Reminders about how to focus our energy: Express your own opinion, for yourself, to your own representatives. Discourtesy gets us nowhere. Petitions are not useful.
Barney Frank, who served in Congress himself as a Representative for 32 years, just issued a set of tips to help people use our voices to actually reach our representatives. He reminds us that more people voted against this president than for him. To use our strength in numbers now as citizens, he offered advice and I gratefully share it here.
Here is an excerpt from Frank’s Opinion piece published yesterday:
“Done the right way, communications from citizens can have a significant impact on legislators, even when they claim to be immune to “pressure.” (“Pressure,” in legislative jargon, is the expression of views with which legislators disagree, as opposed to “public opinion” — the term used for sentiments that reinforce their own.)
- Make sure you’re registered to vote — lawmakers check.
- Lawmakers don’t care about people outside of their district.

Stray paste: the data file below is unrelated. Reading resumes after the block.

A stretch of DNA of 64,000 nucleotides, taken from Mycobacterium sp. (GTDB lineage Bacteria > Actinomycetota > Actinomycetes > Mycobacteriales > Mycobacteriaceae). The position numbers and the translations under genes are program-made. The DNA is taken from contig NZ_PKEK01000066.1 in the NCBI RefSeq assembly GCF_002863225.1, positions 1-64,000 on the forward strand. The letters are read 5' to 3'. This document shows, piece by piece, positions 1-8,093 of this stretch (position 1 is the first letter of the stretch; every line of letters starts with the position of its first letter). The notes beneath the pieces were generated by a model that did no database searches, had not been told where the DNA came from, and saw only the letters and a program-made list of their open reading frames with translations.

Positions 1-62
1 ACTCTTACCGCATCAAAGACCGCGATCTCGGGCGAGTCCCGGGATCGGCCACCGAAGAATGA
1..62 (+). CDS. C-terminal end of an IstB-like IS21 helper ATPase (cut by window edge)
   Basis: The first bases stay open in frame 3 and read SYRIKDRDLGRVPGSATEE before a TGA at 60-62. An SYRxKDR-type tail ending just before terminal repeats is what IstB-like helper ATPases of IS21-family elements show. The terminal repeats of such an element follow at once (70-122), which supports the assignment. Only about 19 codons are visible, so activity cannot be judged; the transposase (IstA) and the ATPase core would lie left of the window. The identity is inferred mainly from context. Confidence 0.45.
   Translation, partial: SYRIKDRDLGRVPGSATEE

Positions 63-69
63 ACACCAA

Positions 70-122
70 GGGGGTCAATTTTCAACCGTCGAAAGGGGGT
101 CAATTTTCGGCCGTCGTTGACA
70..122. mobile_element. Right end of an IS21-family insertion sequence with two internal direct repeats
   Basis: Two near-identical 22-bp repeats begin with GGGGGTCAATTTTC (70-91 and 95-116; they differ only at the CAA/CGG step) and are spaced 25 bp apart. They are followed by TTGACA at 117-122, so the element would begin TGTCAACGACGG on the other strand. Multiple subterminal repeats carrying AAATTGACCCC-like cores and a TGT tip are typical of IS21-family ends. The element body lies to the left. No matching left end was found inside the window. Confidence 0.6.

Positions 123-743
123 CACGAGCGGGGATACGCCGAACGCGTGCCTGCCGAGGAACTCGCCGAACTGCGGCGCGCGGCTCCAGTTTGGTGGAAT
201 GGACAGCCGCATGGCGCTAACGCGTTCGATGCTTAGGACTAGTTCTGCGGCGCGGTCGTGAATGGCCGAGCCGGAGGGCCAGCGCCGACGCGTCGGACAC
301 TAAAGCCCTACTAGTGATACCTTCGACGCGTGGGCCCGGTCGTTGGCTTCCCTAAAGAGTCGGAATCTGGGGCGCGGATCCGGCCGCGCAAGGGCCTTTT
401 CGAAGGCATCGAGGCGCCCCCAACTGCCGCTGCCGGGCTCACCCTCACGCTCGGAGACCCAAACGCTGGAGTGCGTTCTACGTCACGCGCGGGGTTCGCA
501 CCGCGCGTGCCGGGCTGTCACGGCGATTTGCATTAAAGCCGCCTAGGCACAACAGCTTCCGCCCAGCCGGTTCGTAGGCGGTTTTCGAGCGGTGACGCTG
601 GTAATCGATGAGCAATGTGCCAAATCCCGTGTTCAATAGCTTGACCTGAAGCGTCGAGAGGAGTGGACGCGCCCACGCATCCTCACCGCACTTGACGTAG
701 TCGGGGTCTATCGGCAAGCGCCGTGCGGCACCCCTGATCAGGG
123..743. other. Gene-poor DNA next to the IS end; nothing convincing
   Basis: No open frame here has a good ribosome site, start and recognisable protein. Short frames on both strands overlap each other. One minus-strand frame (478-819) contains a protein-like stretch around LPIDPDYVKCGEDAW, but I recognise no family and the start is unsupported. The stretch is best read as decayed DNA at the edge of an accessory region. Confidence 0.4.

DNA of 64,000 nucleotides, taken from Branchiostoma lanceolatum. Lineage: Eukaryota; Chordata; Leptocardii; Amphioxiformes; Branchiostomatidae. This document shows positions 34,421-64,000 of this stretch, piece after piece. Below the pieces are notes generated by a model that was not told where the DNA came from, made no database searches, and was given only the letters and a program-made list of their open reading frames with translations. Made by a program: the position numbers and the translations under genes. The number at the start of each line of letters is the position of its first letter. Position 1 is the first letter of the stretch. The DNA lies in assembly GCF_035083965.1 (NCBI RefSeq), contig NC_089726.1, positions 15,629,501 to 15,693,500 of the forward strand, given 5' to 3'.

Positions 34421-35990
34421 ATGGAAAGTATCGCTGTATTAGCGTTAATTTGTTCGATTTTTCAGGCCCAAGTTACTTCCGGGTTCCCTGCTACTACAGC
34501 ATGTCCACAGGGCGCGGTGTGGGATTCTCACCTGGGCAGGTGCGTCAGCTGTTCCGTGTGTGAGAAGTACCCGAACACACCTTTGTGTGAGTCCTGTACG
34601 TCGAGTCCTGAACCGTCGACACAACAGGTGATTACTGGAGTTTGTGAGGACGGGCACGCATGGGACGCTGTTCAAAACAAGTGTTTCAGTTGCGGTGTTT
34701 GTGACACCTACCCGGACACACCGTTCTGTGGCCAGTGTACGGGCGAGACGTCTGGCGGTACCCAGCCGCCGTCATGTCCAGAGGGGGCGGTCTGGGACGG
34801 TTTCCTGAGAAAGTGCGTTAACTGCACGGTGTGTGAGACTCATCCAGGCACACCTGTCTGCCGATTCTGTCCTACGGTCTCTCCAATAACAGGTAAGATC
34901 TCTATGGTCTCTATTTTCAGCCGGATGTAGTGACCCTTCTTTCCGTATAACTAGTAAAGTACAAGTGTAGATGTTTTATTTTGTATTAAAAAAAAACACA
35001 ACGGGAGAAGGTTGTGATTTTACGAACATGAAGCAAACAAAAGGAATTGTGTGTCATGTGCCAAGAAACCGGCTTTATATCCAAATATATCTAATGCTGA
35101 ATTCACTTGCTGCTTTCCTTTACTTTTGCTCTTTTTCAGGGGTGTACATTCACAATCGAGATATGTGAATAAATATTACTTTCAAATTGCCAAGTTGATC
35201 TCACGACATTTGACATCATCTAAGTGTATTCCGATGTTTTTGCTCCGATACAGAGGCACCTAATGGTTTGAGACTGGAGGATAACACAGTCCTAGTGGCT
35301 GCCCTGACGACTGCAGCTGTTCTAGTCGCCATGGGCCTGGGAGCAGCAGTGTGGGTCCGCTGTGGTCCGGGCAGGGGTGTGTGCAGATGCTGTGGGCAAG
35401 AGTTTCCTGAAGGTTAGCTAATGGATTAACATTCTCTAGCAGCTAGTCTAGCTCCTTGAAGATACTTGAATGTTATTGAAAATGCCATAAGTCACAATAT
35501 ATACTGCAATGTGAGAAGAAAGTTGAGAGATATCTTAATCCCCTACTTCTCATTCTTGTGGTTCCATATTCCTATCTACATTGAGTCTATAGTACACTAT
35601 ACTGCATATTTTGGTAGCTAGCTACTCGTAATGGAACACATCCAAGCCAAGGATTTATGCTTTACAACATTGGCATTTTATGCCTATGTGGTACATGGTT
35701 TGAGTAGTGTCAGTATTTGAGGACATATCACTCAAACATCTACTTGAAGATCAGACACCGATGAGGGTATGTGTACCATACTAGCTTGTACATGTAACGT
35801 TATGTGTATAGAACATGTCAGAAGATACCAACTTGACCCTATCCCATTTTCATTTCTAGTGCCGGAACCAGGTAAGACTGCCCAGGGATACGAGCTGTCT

- The communication must be individual.
- It need not be elaborate or eloquent — it is an opinion to be counted, not an essay. But it will not have an impact unless it shows some individual initiative.
- Know where your representative stands.
- Communicate — even if you and your representative disagree.
- Conflict avoidance is a cherished goal of many elected officials.
- Say “thank you.”
- Enlist the help of friends in other districts.
- Your direct communication with legislators outside your voting area will have no impact. But you do have friends, relatives, associates etc.
…if a legislator who you might have expected to vote differently — e.g. a Republican who votes no on a Trump priority — votes as you have urged, send a thank you.”
Much of Frank’s advice reiterates what is spelled out more fully in the Indivisible publication written by former Hill staffers, again trying to help us target our work and make a sustainable difference with our efforts.
Here’s an encouraging take on the rising Indivisible movement.
Keep at it. Keep the faith. Keep in touch.